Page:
Please use this identifier to cite or link to this item: http://hdl.handle.net/10397/16280
Title: Taiwan Chinese managers' personality : is confucian influence on the wane?
Authors: Wong, ALY
Shaw, GH
Ng, DKC
Keywords: Chinese personality
Confucian values
CPAI
Economic reforms
Globalization
Taiwan managers
Issue Date: 2010
Publisher: Routledge, Taylor & Francis Group
Source: International journal of human resource management, 2010, v. 21, no. 7, p. 1108-1123 How to cite?
Journal: International journal of human resource management 
Abstract: This paper conjectures that Chinese managers' personality in the Taiwan context, as shaped by Chinese tradition, has been moderated in response to their career experience. The paper begins with an introduction to Chinese culture and its impact on values and personality. It then goes on to argue that if the cultural context can nurture personality, we should therefore expect that as the context changes, personality can be moderated via economic reforms as in the case of Taiwan. It is reasonable to assume that among the Taiwanese, the occupational grouping that has most actively felt the impact of these reforms is managers who have been at the forefront of making them happen. We are not aware of any studies focusing on Taiwanese managers which attempt to assess how far their personality is still shaped by Confucian values which have strongly influenced Chinese traditions, and how far it has experienced changes that have come about through modernization and economic reform. We have addressed this research gap using the Chinese Personality Assessment Inventory (CPAI), an indigenous Chinese personality instrument developed by Cheung et al. (1996) with the support of an interview programme and a biographical data sheet to flesh out details related to the subjects' lives and experience. The findings suggest that the traditional Chinese personality with its grounding in Confucianism has been gradually eroding but that some elements of it are still strongly in evidence. The contribution of this study lies in illustrating how personality may be undergoing convergence through modernization. It also signals that cultural boundaries with reference to emic and etic research may also be converging. To the extent that this is so, future studies on culture and business management in China may need to reappraise their understanding of the nature of Chinese culture, values and personality, and how they have responded to business forces in a globalized world.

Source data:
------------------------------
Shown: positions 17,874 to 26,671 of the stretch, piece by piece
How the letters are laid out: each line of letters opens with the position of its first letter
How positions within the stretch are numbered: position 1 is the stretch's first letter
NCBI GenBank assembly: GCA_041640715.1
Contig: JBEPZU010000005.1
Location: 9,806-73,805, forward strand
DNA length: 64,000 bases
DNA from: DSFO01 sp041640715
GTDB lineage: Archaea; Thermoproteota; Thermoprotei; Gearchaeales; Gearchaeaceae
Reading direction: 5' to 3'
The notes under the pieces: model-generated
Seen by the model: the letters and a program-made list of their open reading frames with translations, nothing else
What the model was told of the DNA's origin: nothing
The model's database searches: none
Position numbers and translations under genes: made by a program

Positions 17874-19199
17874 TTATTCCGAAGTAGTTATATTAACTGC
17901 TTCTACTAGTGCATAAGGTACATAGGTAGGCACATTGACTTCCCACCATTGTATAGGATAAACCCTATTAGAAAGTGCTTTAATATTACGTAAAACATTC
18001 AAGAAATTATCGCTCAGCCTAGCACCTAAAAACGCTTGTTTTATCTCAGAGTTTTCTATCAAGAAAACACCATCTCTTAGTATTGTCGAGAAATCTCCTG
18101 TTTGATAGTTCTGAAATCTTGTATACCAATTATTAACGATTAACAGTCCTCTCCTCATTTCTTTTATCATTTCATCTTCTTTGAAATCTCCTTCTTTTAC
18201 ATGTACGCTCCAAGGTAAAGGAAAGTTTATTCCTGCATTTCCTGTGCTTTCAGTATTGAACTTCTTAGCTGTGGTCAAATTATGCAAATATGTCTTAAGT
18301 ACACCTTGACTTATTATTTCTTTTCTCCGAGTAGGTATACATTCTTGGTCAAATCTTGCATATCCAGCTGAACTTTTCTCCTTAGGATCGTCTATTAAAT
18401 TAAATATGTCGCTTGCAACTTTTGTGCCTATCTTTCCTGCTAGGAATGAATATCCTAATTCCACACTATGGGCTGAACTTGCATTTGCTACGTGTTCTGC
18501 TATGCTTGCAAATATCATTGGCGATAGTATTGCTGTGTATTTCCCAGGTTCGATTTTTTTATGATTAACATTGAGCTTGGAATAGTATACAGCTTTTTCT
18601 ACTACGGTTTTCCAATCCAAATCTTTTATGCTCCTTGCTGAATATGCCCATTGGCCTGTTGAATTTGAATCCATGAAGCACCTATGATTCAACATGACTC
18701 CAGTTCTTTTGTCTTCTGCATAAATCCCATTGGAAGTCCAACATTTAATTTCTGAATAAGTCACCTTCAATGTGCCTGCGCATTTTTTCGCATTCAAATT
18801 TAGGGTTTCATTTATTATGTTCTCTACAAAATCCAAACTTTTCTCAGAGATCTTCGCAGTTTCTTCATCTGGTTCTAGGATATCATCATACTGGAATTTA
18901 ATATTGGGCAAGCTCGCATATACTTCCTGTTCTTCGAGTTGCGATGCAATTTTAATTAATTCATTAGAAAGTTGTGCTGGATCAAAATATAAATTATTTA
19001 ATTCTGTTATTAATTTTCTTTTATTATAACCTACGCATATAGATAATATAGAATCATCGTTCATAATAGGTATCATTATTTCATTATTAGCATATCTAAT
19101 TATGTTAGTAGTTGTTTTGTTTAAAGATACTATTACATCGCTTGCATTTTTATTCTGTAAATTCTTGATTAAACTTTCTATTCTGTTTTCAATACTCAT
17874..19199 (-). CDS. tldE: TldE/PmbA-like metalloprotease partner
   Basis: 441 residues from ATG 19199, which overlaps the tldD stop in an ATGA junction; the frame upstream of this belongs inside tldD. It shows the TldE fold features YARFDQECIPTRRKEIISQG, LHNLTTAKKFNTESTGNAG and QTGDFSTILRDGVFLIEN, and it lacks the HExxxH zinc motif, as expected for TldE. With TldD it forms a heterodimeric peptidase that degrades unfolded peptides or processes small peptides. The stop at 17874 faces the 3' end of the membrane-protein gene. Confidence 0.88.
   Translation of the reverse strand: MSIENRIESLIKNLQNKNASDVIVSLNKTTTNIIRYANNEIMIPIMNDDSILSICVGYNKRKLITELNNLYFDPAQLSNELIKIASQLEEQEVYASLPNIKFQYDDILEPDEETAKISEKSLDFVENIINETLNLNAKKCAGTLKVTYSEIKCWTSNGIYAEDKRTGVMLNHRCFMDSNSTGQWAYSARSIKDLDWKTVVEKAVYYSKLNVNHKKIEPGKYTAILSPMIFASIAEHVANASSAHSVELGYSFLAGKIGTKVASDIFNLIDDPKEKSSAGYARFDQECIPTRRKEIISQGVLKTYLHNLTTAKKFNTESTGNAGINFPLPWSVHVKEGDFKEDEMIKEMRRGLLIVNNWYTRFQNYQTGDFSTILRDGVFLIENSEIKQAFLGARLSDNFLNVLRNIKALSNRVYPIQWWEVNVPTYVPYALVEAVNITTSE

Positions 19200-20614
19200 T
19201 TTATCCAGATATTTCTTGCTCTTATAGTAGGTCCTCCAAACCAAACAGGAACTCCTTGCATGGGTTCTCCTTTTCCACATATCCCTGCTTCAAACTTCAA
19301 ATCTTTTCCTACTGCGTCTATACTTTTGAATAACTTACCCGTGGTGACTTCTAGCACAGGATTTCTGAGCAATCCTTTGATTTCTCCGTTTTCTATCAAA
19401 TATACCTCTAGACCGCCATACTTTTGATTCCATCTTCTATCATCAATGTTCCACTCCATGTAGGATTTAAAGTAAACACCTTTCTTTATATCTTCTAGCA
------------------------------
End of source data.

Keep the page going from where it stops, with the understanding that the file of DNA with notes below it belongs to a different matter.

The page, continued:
URI: http://hdl.handle.net/10397/16280
ISSN: 0958-5192
EISSN: 1466-4399
DOI: 10.1080/09585191003783546
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